Brexit Negotiation

Andrew MacLeod and Donal Blaney agree that there are mutually advantageous opportunities in the negotiation, but believes that the UK should stop assuming that its negotiating position would be the negotiated outcome. Good diplomatic negotiators think more about the other side’s negotiating position and possible strategies. They look to the other side’s strengths and constraints to determine how to get the other side to agree to the outcome our side wants.

Many labour politicians think that Corbyn’s commitment to negotiate a Brexit deal that prioritizes jobs implies membership to the single market. Mere access to the European single market is inferior to “membership” of the single market because if we leave the single market, whatever the level of access is negotiated, working people across Britain will be worse off and revenue to the exchequer will plummet. This would make austerity harder to reverse, for the next labour government.

Oliver Haill observes that Brexit negotiation starts under a confusing light, since none knows the position of the UK government and it is not even clear what UK government there is going to be in a few months. Rumors suggest that tories might get May to concede on parts of the Brexit divorce that are important to the EU but unpopular for UK Brexiteers, allow her take the flak and then drop her for a new Prime Minister who would have a free run at negotiating the trade deal.

John Redwood argues that both the UK and the EU stand to benefit from Brexit. While the UK would be free from a commitment it clearly resents, the EU will be able to pursue its aims without having to drag a reluctant UK along with it. For this reason, the negotiations may be seen not as a zero-sum game but as a cooperative endeavour.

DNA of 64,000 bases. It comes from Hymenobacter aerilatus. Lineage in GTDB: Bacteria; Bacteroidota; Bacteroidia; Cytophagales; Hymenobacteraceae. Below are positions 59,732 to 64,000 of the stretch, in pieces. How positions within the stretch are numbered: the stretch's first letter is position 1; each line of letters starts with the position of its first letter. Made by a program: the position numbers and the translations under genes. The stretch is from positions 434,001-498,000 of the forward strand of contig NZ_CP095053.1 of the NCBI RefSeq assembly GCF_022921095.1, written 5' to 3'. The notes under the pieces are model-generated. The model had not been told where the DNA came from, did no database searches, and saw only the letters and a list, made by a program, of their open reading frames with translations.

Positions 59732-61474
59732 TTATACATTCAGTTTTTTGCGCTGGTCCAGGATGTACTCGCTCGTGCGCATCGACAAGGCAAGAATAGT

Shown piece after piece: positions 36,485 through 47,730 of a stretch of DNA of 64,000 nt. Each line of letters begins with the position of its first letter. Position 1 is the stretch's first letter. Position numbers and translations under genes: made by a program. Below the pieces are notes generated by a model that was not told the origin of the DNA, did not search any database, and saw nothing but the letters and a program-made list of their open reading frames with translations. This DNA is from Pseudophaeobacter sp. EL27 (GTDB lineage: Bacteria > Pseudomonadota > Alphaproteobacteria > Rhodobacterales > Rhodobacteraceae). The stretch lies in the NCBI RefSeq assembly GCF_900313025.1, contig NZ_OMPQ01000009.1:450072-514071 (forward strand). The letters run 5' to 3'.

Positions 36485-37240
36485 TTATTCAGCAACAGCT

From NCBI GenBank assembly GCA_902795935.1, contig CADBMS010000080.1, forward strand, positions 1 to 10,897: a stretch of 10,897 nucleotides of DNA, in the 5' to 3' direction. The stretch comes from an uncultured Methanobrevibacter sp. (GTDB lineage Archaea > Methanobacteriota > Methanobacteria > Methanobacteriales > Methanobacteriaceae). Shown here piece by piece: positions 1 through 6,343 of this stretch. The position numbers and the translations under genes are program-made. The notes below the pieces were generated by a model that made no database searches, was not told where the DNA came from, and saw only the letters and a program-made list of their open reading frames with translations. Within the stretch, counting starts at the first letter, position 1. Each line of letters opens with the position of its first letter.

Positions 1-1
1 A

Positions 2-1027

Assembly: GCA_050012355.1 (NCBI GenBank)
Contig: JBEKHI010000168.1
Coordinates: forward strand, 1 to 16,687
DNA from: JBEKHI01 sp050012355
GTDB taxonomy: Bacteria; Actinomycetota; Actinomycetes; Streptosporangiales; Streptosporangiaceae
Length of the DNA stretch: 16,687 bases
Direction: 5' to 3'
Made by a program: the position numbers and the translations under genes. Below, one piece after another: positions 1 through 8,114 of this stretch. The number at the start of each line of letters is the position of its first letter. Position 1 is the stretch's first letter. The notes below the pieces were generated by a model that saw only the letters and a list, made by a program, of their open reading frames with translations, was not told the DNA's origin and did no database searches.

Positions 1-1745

A Golden Decade of Europe?

Natalie Nougayrède observes that Britain leaves precisely when the EU is on the up. Citizens’ support for the EU is on the rise, its economic situation has improved, unemployment is down, growth has returned, populist forces have suffered political defeats, in Austria, the Netherlands, France, Italy and Finland. While many problems remain to be solved, the scenario of a European reawakening shouldn’t be discarded.

From the other side of the Athlantic, the NY Times agrees that while EU leaders are not good at boasting, a new mood is taking hold in Brussels and other European capitals these days, a wind of hope and optimism rarely felt in the last two decades. With the Frexit risk already forgotten, Theresa May’s lost gamble, the loss of prestige of the USA leadership, the European project is on the rise politically and economically.

This Ideas Monitor is by Carlo Burelli and Alexander Damiano Ricci

Photo Credits CC Salvatore Vastano   

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